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It only serves to devalue the next game, especially if it's a crucial one
Andrew Fidel Fernando
February 17, 2013
In Sri Lanka's final Super Eights match in the 2012 World Twenty20, Kumar Sangakkara strode out for the toss in place of Mahela Jayawardene. "Mahela has lost three tosses in a row," was the line Sangakkara tried to peddle, but it was clear that trickery was afoot. When Sri Lanka came out to field, Jayawardene directed the fielders, changed the bowlers and generally called the shots.
Social media quickly figured Jayawardene was dodging a possible second over-rate infringement, which would lead to a suspension, and lit up with debate. Some condemned Sri Lanka's captain for flouting the rules, others praised him for it. After the match, Jayawardene confirmed, with more than a hint of glee at having cheated the system, that the switch had aimed to ensure he did not miss the semi-final.
As the rule stands, if a captain oversees two over-rate offences in the same format within 12 months, he is forced to miss his next match in the same format. In addition, the entire team is docked 10% of their match fee for every over that is deemed to be tardy, and the captain is fined twice that amount.
Sri Lanka's ruse had been conceived by the team manager because in the previous match they were found to be one over short of the minimum over rate. Their match against West Indies was not noticeably duller because of a slightly slower pace of play, nor had there been any inkling an infringement had occurred until the ICC's release came through. Yet if Sri Lanka had transgressed equally indiscernibly under Jayawardene's watch in their next game against England, or indeed in the semi-final against Pakistan, they would have lost their captain and best T20 batsman for a crucial match in a major tournament. The penalty seems too severe for the crime.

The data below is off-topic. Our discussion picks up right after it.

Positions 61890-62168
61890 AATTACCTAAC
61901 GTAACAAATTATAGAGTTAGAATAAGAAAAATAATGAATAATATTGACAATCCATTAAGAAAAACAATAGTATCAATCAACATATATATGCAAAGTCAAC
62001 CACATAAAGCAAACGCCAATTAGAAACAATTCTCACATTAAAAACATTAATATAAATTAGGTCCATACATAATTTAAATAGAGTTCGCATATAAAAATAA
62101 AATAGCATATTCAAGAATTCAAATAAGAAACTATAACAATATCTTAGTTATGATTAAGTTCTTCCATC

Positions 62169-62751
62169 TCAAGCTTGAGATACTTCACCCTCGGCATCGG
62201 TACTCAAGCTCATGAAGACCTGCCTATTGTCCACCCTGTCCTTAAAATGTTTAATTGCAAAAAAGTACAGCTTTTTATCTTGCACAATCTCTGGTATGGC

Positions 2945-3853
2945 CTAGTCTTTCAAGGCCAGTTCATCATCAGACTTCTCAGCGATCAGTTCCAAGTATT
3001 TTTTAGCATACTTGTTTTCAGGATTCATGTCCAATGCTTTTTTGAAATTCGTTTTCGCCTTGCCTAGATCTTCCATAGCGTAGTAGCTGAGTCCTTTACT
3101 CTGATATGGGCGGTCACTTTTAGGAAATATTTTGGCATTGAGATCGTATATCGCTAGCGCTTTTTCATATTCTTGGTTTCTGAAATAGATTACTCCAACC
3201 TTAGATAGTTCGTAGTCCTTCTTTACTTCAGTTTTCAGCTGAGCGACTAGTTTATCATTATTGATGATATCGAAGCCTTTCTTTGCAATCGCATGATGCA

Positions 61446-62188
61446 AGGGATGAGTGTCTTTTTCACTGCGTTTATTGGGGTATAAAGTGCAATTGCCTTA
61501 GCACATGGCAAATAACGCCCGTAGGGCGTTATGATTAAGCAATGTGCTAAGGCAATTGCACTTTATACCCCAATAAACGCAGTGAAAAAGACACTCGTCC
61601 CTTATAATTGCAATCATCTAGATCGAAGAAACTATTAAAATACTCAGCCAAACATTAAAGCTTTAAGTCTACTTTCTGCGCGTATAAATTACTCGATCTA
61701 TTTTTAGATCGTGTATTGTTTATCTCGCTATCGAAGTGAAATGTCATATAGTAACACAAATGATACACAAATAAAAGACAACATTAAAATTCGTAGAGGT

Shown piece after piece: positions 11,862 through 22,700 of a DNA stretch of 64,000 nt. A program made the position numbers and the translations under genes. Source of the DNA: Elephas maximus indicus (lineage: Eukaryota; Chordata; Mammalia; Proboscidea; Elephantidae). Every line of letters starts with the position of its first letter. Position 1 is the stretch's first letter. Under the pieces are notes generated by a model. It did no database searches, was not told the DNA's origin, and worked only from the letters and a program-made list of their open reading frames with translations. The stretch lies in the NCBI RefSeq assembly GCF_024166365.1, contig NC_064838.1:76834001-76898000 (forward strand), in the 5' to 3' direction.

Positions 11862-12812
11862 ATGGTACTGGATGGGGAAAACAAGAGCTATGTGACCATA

More frustratingly, the rule actually seems to defeat the purpose for which it was drawn up. If the rule-makers had hoped to make cricket more watchable by requiring quick play, they cannot punish violations by compromising the quality of the next match, which they do when they ban a key player.
In June last year, Pakistan lost Misbah-ul-Haq for the first Test against Sri Lanka for an over-rates infringement. What followed in Galle was their only Test loss of the year. There is no guarantee that Misbah would have made any difference to the result, but as their coach Dav Whatmore pointed out, Sri Lanka couldn't claim to have beaten Pakistan's best team.
The rule is likely born of broadcasters' demands, but perhaps harsher fines can serve as an acceptable deterrent for captains instead. Whatever the solution, the current rule, which aims to enhance the game, ends up devaluing it.
Andrew Fidel Fernando is ESPNcricinfo's Sri Lanka correspondent. He tweets hereFeeds: Andrew Fidel Fernando
© ESPN Sports Media Ltd.
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